Woman's Rights and Duties Considered with Relation to Their Influence on Society and Her Own Condition, 2권

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J. W. Parker, 1840
 

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43 페이지 - O yet a nobler task awaits thy hand (For what can war but endless war still breed?) Till truth and right from violence be freed, And public faith cleared from the shameful brand Of public fraud. In vain doth Valour bleed, While Avarice and Rapine share the land.
83 페이지 - But going over the theory of virtue in one's thoughts, talking well, and drawing fine pictures, of it; this is so far from necessarily or certainly conducing to form a habit of it, in him who thus employs himself, that it may harden the mind in a contrary course, and render it gradually more insensible ; «. e. form a habit of insensibility to all moral considerations.
136 페이지 - Full little knowest thou, that hast not tried, What hell it is in suing long to bide ; To lose good days that might be better spent ; To waste long nights in pensive discontent; To speed to-day, to be put back to-morrow ; To feed on hope ; to pine with fear and sorrow ; To have thy Prince's grace, yet want her peers...
84 페이지 - Perception of distress in others is a natural excitement, passively to pity, and actively to relieve it : but let a man set himself to attend to, inquire out, and relieve distressed persons, and he cannot but grow less and less sensibly affected with the various miseries of life, with which he must become acquainted ; when yet, at the same time, benevolence, considered not as a passion, but as a practical principle of action, will strengthen : and whilst he passively compassionates the distressed...
136 페이지 - Full little knowest thou, that hast not tride, What hell it is in suing long to bide : To loose good dayes, that might be better spent ; To wast long nights in pensive discontent ; To speed to-day, to be put back to-morrow ; To feed on hope, to pine with feare and sorrow...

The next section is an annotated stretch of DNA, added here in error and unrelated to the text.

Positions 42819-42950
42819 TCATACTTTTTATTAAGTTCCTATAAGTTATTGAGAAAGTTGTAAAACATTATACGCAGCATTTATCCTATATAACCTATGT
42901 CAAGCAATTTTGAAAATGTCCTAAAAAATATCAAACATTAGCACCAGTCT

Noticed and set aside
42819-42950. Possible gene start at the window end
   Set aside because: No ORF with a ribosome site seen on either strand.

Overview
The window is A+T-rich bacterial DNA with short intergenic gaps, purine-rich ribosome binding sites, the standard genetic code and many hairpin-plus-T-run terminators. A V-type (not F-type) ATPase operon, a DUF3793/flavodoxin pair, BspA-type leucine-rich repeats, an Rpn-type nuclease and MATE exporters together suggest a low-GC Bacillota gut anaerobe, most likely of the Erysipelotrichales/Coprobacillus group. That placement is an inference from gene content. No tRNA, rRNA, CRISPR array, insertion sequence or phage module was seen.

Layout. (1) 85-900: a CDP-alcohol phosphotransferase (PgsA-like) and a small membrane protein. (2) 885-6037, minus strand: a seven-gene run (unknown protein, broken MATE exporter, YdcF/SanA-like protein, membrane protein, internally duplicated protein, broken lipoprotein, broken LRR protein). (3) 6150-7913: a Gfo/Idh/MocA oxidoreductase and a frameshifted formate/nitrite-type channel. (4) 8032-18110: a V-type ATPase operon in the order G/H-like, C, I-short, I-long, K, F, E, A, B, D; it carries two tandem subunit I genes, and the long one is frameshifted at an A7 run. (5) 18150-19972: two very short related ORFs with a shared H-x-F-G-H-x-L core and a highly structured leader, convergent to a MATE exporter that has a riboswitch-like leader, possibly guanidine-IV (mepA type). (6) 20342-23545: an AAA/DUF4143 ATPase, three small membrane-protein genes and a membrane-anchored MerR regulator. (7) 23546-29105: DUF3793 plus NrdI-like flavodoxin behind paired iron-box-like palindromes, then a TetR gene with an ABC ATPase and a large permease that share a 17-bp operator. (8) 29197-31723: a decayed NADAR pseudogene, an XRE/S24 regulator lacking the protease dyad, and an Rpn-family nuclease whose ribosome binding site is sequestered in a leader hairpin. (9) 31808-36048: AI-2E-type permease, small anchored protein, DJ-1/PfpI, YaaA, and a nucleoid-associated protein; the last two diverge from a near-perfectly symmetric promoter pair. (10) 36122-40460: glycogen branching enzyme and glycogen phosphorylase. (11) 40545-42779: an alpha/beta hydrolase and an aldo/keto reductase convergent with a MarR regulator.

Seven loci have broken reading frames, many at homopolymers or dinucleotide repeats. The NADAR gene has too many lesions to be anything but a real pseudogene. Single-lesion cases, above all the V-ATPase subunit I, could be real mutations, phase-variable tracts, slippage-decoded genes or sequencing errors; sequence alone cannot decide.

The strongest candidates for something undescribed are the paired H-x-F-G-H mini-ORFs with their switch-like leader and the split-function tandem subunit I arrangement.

308 페이지 - For neither Man nor Angel can discern Hypocrisy ; the only evil that walks Invisible, except to God alone, By his permissive will, through heaven and earth : And oft, though "Wisdom wake, Suspicion sleeps At Wisdom's gate, and to Simplicity Resigns her charge, while Goodness thinks no ill Where no ill seems...
83 페이지 - For, from our very faculty of habits, passive impressions, by being repeated, grow weaker. Thoughts, by often passing through the mind, are felt less sensibly; being accustomed to danger, begets intrepidity, ie lessens fear ; to distress, lessens the passion of pity ; to instances of others' mortality, lessens the sensible apprehension of our own. And from these two observations together ; that practical habits are formed and strengthened by repeated acts, and that passive impressions grow weaker...
84 페이지 - ... these motives and excitements themselves are, by proportionable degrees, growing less sensible, ie are continually less and less sensibly felt, even as the active habits strengthen.
84 페이지 - ... considered not as a passion, but as a practical principle of action, will strengthen: and whilst he passively compassionates the distressed less, he will acquire a greater aptitude actively to assist and befriend them. So also at the same time that the daily instances of men's dying around us, give us daily a less sensible passive feeling or apprehension of our own mortality, such instances greatly contribute to the strengthening a practical regard to it in serious men ; ie to forming a habit...
293 페이지 - Who art thou that judgest another man's servant? to his own master he standeth or falleth ; yea, he shall be holden up: for God is able to make him stand.

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